Code Purple indicates air quality in the range of 201 to 300 on the AQI, or air that is very unhealthy for all groups. All individuals should avoid exposure and exertion until Code Purple conditions are lifted.
Code Burgundy indicates air quality in the range of 300 to 501 on the AQI, or air that is hazardous. If air quality is in this range, the entire population may experience adverse effects from air pollutants regardless of exposure level. Code Burgundy conditions require emergency action.
RESOURCES
The Internet resource AIRNow is a partnership between the EPA, the National Oceanic and Atmospheric Administration, the National Parks Service and variety of agencies at federal, state, regional and local levels. The site provides air quality forecasts for over 300 major United States cities and maps indicating air quality conditions throughout the nation.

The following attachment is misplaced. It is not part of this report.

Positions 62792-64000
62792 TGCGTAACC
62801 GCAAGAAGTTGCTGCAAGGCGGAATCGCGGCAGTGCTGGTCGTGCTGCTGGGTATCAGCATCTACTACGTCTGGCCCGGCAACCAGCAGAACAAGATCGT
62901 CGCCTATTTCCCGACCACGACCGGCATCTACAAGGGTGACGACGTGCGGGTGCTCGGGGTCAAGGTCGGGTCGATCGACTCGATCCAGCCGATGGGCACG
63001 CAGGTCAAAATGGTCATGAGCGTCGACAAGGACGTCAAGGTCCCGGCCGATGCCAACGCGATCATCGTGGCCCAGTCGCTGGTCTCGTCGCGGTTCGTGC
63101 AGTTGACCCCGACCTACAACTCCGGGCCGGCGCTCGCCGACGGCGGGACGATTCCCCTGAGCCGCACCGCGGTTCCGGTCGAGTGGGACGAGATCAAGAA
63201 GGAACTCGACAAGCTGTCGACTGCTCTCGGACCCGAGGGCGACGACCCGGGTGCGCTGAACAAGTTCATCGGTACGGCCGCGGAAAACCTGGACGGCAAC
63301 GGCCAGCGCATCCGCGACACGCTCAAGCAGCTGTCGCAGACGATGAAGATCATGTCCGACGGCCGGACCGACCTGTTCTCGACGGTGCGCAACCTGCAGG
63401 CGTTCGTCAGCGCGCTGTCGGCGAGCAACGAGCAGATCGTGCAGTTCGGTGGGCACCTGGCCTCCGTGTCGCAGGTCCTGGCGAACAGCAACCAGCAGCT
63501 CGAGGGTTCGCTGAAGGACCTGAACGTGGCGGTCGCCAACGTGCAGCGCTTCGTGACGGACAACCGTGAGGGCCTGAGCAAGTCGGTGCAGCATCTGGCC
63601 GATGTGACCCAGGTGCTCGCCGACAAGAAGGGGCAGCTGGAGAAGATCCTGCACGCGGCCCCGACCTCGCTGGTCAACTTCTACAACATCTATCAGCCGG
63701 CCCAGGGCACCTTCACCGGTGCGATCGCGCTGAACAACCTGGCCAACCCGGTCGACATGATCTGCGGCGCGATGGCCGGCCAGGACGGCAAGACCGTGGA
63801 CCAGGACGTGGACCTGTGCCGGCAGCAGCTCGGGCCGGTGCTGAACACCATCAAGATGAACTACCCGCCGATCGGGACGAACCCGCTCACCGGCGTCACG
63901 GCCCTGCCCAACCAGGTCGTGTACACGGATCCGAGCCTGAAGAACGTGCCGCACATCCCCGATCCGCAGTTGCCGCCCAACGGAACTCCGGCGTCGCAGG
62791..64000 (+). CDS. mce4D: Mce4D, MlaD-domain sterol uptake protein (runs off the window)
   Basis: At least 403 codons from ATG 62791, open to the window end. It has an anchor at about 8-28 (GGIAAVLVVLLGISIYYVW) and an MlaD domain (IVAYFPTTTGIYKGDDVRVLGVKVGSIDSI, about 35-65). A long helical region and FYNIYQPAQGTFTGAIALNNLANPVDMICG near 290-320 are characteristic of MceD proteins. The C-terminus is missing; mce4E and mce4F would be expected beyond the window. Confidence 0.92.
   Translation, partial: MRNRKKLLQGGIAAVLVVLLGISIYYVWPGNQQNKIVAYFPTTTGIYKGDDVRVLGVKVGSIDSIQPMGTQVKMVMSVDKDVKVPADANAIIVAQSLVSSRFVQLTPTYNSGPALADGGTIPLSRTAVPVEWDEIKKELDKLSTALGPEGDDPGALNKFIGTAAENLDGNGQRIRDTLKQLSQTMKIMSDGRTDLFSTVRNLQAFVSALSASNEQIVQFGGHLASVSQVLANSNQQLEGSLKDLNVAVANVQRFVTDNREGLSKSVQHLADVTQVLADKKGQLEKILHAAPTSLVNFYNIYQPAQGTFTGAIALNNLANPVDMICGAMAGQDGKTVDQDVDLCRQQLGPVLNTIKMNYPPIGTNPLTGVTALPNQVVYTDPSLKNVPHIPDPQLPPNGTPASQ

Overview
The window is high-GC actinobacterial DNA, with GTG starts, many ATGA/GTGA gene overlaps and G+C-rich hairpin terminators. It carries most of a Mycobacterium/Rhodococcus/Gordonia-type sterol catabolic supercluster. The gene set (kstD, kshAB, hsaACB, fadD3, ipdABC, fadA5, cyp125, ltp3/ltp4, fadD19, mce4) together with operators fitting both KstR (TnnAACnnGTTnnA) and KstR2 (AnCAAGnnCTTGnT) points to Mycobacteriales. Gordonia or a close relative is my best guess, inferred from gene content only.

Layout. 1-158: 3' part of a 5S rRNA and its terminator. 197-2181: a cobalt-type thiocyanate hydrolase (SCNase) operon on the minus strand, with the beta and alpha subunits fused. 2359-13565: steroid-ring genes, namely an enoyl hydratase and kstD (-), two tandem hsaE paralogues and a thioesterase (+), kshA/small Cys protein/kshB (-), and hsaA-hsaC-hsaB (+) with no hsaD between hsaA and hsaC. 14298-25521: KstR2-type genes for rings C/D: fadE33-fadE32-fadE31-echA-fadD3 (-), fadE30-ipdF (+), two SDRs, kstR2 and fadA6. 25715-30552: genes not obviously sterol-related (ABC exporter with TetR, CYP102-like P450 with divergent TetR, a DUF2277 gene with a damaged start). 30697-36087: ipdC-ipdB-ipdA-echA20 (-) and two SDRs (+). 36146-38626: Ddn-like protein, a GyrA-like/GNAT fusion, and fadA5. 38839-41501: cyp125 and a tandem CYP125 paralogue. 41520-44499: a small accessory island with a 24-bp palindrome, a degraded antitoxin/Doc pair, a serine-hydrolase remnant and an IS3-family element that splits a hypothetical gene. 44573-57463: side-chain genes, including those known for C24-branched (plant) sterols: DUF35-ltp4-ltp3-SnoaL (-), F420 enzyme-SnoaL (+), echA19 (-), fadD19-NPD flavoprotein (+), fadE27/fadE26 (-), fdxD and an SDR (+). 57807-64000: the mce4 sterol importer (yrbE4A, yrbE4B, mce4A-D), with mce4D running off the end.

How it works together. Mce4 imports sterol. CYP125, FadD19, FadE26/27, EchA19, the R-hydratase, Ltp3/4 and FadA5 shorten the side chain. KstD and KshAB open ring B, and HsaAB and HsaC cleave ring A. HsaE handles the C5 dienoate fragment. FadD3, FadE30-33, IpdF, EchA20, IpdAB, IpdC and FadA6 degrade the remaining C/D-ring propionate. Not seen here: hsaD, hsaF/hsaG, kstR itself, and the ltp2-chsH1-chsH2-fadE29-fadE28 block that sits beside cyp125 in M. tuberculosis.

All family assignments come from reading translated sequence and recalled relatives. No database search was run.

The AIRNow mobile app for your Android or iPhone provides location specific reports on air quality information as well as forecasts for both ozone and particle pollution.
The Division of Air Quality of the North Carolina Department of Environment and Natural Resources provides air quality forecasts and information specific to the state.

To contact the Fort Bragg Air Quality Program Manager, please call Gary Cullen at 432.8464.